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This article was published 26/9/2013 (1368 days ago), so information in it may no longer be current.
THEY died doing a job they loved and today the provincial government will formally remember them.
Charles Morrish will have an island named after him on Clearwater Lake near The Pas.
William McLeod will have an island named after him on Cormorant Lake, also near The Pas.
Robert Logan will have a lake named after him in Duck Mountain Provincial Park.
The three men worked as conservation officers for the province and died in the line of duty; Morrish in 1966, McLeod in 1967 and Logan in 1983.
'When I first got the call from the department saying they were going to do this, I was quite angry. It's taken so long -- 46 years later. But I got over that. I see it now as a celebration'-- Cynthia Beadle, daughter of William McLeod, seen above in 1949
Conservation Minister Gord Mackintosh said the commemoration marks the death of a conservation officer in the same way the death of a police officer or firefighter is remembered.
The ceremony at the legislature for the three men comes two days before Police and Peace Officers' National Memorial Day on Sunday. Six Manitoba conservation officers have died on the job since 1966.
"There has to be a greater recognition that conservation officers... are peace officers," Mackintosh said Thursday. "There hasn't been a formal recognition for these heroes."
For the families, it's about more than an acknowledgement: It's a chance to tell younger family members about a lost loved one and to show current conservation officers their work matters.
"When I first got the call from the department saying they were going to do this, I was quite angry," McLeod's daughter, Cynthia Beadle, said. "It's taken so long -- 46 years later.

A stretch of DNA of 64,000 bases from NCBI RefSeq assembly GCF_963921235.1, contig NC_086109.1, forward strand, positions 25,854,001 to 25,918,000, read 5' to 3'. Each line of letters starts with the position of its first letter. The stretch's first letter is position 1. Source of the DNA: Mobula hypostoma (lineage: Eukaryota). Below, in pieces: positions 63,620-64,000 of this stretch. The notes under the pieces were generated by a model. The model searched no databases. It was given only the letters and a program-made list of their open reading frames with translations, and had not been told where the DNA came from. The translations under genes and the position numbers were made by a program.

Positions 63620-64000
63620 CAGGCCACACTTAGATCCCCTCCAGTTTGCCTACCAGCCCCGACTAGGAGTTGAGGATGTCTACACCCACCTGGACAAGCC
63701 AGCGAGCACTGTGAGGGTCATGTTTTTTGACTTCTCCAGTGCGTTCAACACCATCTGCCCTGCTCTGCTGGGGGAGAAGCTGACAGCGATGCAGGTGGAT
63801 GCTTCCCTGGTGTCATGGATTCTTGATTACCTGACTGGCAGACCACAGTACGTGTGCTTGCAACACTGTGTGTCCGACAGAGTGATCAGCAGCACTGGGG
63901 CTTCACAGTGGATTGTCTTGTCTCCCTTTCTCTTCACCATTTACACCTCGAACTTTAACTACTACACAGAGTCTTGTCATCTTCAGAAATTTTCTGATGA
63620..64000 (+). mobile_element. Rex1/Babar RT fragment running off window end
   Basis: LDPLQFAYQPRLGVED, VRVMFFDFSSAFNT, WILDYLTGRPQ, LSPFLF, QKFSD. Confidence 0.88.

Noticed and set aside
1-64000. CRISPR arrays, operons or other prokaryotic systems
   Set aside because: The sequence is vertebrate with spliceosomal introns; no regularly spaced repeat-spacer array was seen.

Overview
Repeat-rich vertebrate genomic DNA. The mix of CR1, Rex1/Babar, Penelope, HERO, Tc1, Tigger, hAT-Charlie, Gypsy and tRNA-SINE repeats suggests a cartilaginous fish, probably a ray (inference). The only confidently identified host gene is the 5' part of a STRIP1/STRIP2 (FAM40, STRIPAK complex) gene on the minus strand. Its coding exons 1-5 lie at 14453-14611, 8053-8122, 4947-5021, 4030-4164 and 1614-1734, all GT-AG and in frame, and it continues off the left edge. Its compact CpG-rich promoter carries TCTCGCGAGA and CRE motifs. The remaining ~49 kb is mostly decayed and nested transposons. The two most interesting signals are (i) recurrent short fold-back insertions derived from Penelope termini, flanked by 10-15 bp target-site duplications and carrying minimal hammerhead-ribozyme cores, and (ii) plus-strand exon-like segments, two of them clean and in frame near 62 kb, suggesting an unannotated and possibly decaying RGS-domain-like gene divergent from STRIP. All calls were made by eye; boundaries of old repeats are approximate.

"But I got over that. I see it now as a celebration."
McLeod was 10 when her father was shot in his legs by an impaired trapper and later died in hospital in May 1967.
She said the family picked the island on Cormorant Lake because when she was little they enjoyed afternoon picnics on the lake.
"We have to be able to get the message out that the job these officers do is dangerous," she said. "They put themselves into danger every time that they go out."
Morrish's daughter, Gayle Egan, agrees.
Her father died in April 1966 when his muskeg tractor fell through the ice. He had started working for the province in the mid-1940s. He operated a pickerel-spawning camp on Clearwater Lake used to stock the lake with fish.
"We're touched that somebody has finally recognized the work that these people have done," she said. "They put their lives on the line every day."
Egan said today's ceremony offers a chance to share her father's life with younger family members. "The rest of my family have no knowledge of him. It's basically pictures and a few stories here and there that we've told that they know him. Now, all of a sudden it's come to light that he was a real person and that he did some amazing things with his life."
That includes escorting writer Farley Mowat during his travels through Manitoba's north.
Robert Logan was killed in November 1983 when his vehicle went out of control on black ice while on patrol. His family will have a lake, near Childs Lake in Duck Mountain Provincial Park, named after him. The family picked it because his widow's three sons are cross-country skiers and the lake is near a trail on which they can ski. Logan also worked in the park.
"I think when conservation officers see that there are three men being recognized, I think that will give them more inspiration about what they are doing," Egan said.
The province also wants to recognize conservation officer Allan Assiniboine, who drowned in 1976 on Lake Winnipegosis after his boat exploded. Officials have been unable to contact his family.
The remaining two officers have already had an island and a point of land named after them at the request of their families, but outside the formal recognition process to be announced today.